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REVIEWS: Nutcracker at BAM


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70 replies to this topic

#61 Waelsung

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Posted 30 December 2010 - 06:23 PM

My problem with this production is not that it breaks with tradition or compares unfavorably to the NYCB, but that it's unmusical, unoriginal, and choreographically boring.

It would take a miracle cast to make me go see it again.

#62 Amy Reusch

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Posted 30 December 2010 - 07:05 PM

Regarding the production's "legs", I kept wondering if BAM weren't serving as a sort of out of town tryout for Kennedy Center.

#63 Eileen

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Posted 30 December 2010 - 07:48 PM

These are very thoughtful comments about the drawbacks of the Ratmansky production. Although I was enchanted by it, there are some jarring elements. True, the big choreographic set pieces, Snowflakes and Flowers, are not fully realized. I think the small stage at BAM is a major problem which Ratmansky has "solved" by using dramatic/comedic ideas like Clara and the Nutcracker Prince dancing among the snowflakes and the bumblebees among the flowers. But that doesn't solve the problem of the overall need for choreographic richness, pure dance values, in these waltzes. I will compare to Balanchine's choreography hopefully in a post on NYCB page tomorrow, I saw Balanchine's Nutcracker tonight. So the cramped stage is a problem. I also feel Ratmansky has chosen to use comedy and slapstick whereas Balanchine is all high seriousness, while Mr. B is appropriately playful. I'm not sure how audiences will take to that in the long run. There's a lot more that Ratmansky can do to improve the dance values when he gets a full size stage to work with. BAM is a second tier choice.

#64 mimsyb

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Posted 30 December 2010 - 09:08 PM


I was wondering about the effect the snow would have on attendance.


I missed the Sunday evening performance due to the blizzard. Since my tickets were in the orchestra, this was a considerable loss. Despite the massive snow storm and the 40 mph winds on Sunday evening, ABT has taken the Draconian position that there are no exchanges of any type. I have been a subscriber at BAM for a long time, and after a huge snowstorm they allowed all ticketholders to exchange their tickets into another performance. (BAM's website clearly indicates that the no exchange policy is ABT's policy, not BAM's policy.) At the MET Opera approximately 6 years ago, they allowed ticketholders to exchange into certain unpopular, undersold operas if they had to miss a performance because of a huge snowstorm that year. After a huge snowstorm in February 2010, the New York City ballet allowed ticketholders to mail in their tickets with a list of three dates for spring 2010 rep performances, and they permitted an exchange into one of the dates if available. In sum, ABT is the only organization which has acted, in my opinion, in a completely unreasonable manner on this issue. I think they will find that their customer service (or lack thereof) will hurt them in the long run. It's shortsighted. They could have easily permitted people who could not attend because of the blizzard to send in their tickets to ABT and provide a list of 3 dates for an exchange into a spring performance at the MET. Additionally, given the huge number of unsold seats at the Nutcracker, they could have allowed a standby line for ticketholders on other performance dates. Instead, they chose the most inflexible route. Of course, I know they have no obligation to provide assistance.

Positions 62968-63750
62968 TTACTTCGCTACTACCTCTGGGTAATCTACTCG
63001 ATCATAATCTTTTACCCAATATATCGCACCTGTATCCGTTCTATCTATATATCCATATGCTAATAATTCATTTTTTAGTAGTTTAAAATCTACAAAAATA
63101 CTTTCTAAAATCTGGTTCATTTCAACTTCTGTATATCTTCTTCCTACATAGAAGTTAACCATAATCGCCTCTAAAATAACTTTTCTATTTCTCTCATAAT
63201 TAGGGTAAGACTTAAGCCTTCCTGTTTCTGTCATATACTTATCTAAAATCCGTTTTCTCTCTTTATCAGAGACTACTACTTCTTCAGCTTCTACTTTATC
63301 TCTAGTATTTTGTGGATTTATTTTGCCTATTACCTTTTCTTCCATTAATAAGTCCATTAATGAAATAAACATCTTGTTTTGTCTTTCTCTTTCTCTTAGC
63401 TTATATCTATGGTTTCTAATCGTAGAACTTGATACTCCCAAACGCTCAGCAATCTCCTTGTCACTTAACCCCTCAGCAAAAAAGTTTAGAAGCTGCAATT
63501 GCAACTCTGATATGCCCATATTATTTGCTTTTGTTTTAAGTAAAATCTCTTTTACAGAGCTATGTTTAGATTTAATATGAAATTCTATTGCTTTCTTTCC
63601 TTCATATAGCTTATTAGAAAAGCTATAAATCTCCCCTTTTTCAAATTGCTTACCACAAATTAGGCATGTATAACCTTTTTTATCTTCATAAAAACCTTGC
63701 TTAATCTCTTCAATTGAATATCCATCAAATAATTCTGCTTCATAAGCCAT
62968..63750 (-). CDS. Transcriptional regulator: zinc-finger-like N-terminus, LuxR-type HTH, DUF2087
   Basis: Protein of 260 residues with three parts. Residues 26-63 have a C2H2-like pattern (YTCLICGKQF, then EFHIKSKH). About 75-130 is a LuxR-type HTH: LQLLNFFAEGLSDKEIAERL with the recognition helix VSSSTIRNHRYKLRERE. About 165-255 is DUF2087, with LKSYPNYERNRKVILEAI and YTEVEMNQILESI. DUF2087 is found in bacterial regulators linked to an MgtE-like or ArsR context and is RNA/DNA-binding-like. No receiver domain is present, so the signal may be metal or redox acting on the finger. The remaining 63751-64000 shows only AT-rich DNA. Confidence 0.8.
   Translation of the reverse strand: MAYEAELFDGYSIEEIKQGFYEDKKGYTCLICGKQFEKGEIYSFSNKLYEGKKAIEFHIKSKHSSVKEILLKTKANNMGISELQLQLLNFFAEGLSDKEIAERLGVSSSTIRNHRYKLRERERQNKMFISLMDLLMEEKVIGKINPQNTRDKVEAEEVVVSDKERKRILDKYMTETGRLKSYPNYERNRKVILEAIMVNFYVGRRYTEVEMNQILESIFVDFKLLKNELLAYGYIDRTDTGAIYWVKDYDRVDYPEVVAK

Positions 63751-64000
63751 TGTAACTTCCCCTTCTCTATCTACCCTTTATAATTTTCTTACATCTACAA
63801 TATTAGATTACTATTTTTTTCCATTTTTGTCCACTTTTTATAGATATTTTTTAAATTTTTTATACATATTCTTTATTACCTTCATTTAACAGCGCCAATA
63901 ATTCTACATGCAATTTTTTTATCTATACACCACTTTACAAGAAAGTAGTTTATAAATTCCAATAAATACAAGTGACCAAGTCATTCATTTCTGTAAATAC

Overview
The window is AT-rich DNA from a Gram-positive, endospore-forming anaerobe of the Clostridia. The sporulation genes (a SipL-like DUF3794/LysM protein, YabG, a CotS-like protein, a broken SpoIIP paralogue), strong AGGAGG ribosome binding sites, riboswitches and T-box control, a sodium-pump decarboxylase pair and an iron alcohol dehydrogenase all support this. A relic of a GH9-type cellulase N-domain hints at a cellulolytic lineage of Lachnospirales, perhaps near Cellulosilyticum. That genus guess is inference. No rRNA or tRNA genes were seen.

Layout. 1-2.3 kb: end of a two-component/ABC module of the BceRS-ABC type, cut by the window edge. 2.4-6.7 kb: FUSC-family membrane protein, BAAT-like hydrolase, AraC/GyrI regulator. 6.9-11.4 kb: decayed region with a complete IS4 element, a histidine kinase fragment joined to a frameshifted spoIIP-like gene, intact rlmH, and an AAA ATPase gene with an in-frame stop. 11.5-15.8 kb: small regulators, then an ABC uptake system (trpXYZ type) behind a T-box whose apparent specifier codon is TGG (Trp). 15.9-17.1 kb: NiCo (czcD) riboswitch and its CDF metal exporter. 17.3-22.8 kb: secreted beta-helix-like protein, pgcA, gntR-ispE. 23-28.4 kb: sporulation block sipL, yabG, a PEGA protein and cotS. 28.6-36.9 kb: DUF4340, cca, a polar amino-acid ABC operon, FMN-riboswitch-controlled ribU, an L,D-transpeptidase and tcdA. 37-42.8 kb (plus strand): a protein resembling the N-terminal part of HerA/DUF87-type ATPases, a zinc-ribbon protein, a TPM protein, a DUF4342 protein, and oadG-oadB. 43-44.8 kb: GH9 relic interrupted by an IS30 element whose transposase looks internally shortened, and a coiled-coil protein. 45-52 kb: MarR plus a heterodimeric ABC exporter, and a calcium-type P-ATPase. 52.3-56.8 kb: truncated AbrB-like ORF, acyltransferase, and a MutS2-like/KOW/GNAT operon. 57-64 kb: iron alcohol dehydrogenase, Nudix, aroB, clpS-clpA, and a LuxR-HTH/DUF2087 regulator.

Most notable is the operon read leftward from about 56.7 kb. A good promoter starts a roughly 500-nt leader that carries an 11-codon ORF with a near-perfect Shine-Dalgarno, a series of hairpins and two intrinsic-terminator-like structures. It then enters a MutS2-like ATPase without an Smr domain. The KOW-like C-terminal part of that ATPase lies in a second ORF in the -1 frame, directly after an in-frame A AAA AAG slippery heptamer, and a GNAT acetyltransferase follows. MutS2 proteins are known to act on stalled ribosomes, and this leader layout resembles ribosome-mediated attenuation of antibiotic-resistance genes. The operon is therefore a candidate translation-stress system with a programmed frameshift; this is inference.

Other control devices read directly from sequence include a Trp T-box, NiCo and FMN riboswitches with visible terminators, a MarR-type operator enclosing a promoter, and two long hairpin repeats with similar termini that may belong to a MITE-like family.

Yes, happened to me also. I had tickets for both the 26th and the 27th (Front Mezzanine), and was not able to get out to BAM because of the storm and it's aftermath. I think ABT should have re-thought their "no exchange" policy, given the severity of the storm and it's unusual circumstances. Everyone I spoke to at BAM was apologetic, but that they had been given strict orders not to exchange for "any reason". ABT needs to get in touch of the reality of certain circumstances and avail themselves of a P. R. Department that can think on it's feet. Perhaps Mr. Koch's millions could purchase such a commodity.

#65 Waelsung

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Posted 30 December 2010 - 09:36 PM

BAM is a second tier choice.


I completely agree, but my understanding is that ABT signed a 5 year agreement with BAM, so it looks like they are stuck there for at least four more seasons.

Will they be able to find another stage for their Nutcracker after the agreement expires, is a big question.

But an even bigger question is: will Ratmansky still be around in 2014?

#66 Amy Reusch

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Posted 30 December 2010 - 10:05 PM

One thing I just didn't get... when the Nutcracker prince does that weird looking upward with an arched back pose... any ideas what that was?

#67 sandik

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Posted 31 December 2010 - 12:38 AM

It would be interesting to hear what Balletalertniks think about the possible future life of this production and where it will fit in among all the others.


The Nutcracker is a particularly malleable ballet -- despite the fact that we have major chunks of the original choreography extant and available, it is continually being re-choreographed for professional and amateur groups. While most of those productions try to cleave to the main elements of the work, several of them have made significant departures from the 'received version.' One of those is the Mark Morris Hard Nut, which was at BAM earlier in December, and has been presented multiple years in Berkeley, where it is danced in a community with several other Nutcrackers.